Unstable Earth – What Causes Sinkholes?

What Causes Sinkholes?
Sinkholes seem to come out of nowhere, and can be found throughout the world. They appear in all sorts of strange places: the backyards of homeowners, on busy roadways, and even the North Lawn of the White House. What causes sinkholes, and what are the warning signs that one might be developing?

Despite their seemingly sudden appearance, there’s actually nothing quick about sinkholes at all. Here’s an explanation behind this geological phenomenon.

What Causes Sinkholes?

Sinkholes can be found all over the world, and they go by many different names which are often used interchangeably; cenote, sink, sink-hole, swallet, swallow hole, and doline are a few examples.

In the United States, sinkholes are particularly common in Florida, Alabama, Tennessee, Texas, Missouri, Pennsylvania, and Kentucky.

The causes of sinkholes can be broken down into two broad categories: natural or man-made.

Natural Sinkholes

Naturally-occurring sinkholes can be attributed to erosion or the presence of underground water.

The ground underneath your feet isn’t as solid as you think. It’s comprised of dirt, rocks, and minerals that are continuously loosened as water seeps its way down to underground water reservoirs.

This process slowly erodes the rocks and minerals packed within the dirt, sometimes weakening its structure significantly. When the ground can no longer support the earth’s surface, it then collapses and opens up a sinkhole.

Rainwater passing through decaying plant debris can also be to blame, since this acidic water can further erode these materials.

Man-made Sinkholes

It’s not just mother nature that causes sinkholes. Construction, mining, drilling, and other excavation practices compromise the structure of dirt, furthering corrosion and causing sinkholes to form.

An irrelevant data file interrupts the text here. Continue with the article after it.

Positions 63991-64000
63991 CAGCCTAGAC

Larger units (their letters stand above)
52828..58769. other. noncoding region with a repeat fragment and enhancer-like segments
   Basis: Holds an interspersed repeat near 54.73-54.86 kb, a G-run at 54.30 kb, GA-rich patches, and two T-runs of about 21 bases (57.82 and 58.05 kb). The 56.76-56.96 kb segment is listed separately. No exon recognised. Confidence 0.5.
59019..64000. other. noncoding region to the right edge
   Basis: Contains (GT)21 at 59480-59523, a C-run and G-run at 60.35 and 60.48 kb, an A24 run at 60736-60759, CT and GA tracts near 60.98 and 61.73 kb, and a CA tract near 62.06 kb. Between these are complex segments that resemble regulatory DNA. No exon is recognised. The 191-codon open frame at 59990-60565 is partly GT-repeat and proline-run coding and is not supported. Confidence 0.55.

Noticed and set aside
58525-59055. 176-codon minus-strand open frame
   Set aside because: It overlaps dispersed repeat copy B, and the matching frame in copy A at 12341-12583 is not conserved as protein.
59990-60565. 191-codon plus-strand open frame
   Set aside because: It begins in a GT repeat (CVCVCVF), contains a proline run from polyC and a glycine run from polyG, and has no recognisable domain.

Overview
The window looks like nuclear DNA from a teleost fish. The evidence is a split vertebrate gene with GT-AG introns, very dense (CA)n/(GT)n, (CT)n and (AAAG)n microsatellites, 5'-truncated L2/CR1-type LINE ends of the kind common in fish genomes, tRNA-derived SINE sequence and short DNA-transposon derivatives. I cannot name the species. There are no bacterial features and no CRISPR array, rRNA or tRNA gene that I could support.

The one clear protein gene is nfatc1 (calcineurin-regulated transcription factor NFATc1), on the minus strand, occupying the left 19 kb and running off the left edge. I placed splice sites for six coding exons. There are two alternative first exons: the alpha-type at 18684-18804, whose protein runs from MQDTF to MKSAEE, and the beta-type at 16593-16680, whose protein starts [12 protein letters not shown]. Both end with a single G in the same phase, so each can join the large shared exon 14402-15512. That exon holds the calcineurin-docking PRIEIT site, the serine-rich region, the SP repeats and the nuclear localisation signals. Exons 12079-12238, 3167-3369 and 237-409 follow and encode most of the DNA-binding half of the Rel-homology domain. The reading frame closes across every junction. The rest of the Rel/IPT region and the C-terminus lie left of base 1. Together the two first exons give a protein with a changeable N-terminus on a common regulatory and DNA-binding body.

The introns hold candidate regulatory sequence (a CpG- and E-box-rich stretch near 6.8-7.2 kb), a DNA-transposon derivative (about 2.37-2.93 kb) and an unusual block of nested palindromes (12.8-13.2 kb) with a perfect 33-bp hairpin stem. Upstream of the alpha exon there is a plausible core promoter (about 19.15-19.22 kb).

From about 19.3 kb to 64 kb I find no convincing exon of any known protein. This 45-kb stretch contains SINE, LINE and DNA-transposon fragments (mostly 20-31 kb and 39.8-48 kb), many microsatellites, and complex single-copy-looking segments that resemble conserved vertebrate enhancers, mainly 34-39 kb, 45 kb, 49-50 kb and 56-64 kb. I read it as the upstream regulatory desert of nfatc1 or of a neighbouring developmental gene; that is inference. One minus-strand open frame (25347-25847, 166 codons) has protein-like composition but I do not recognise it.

The same can be said for broken water and drain pipes. The excessive amount of water that passes through rocks, minerals, and dirt can cause it to erode quickly, resulting in the formation of a sinkhole.

Heavy traffic can also result in a sinkhole, with mass amounts of vehicles or heavy machinery putting too much pressure on the earth’s surface and causing a collapse.

Different Types of Sinkholes

There are three main types of sinkholes: solution sinkholes, cover collapse sinkholes, and cover subsidence sinkholes.

  • Solution: You’ll most often see these sinkholes in areas that have a very thin layer of soil covering the surface. This exposes the layer of bedrock below, making it vulnerable to water erosion. As water erodes the bedrock, it begins to carry away small pieces of rock until a small depression forms. A sinkhole will then form.
  • Cover Collapse: In contrast, these types of sinkholes take place when the bedrock is deep below the surface and covered by a significant layer of soil. As the bedrock erodes, cracks will begin to form in the rocky areas surrounding it. This significantly weakens its structure until the bedrock can no longer support surface weight. This can cause a collapse to occur suddenly, creating a massive hole in just minutes.
  • Cover Subsidence: These kinds of holes form over a period of time. Unlike the sudden collapse of Solution and Cover Collapse sinkholes, the bedrock in these areas is covered by soil and materials that are not well-formed to begin with. As erosion occurs, this material begins to filter through the cracks and settle into its crevices, eventually creating a well-formed cavity.

Sinkhole Warning Signs

Warning signs of a sinkhole normally appear during the final stages. Keep an eye out for impending disaster by looking for the following signs on your property:

  • New cracks in your foundation, interior walls, or ground outside
  • Depressions in the ground
  • Doors or windows that are suddenly difficult to open or close
  • Trees or fences that appear to be tilting or fall down completely  
  • A hole in the ground that appears suddenly

As mentioned before, sinkholes very rarely appear all of a sudden. They are the result of underground erosion that takes place over time, though away from view. Hopefully by knowing their causes, you’ll be able to keep your property (and yourself) safe from their “sudden” appearance.

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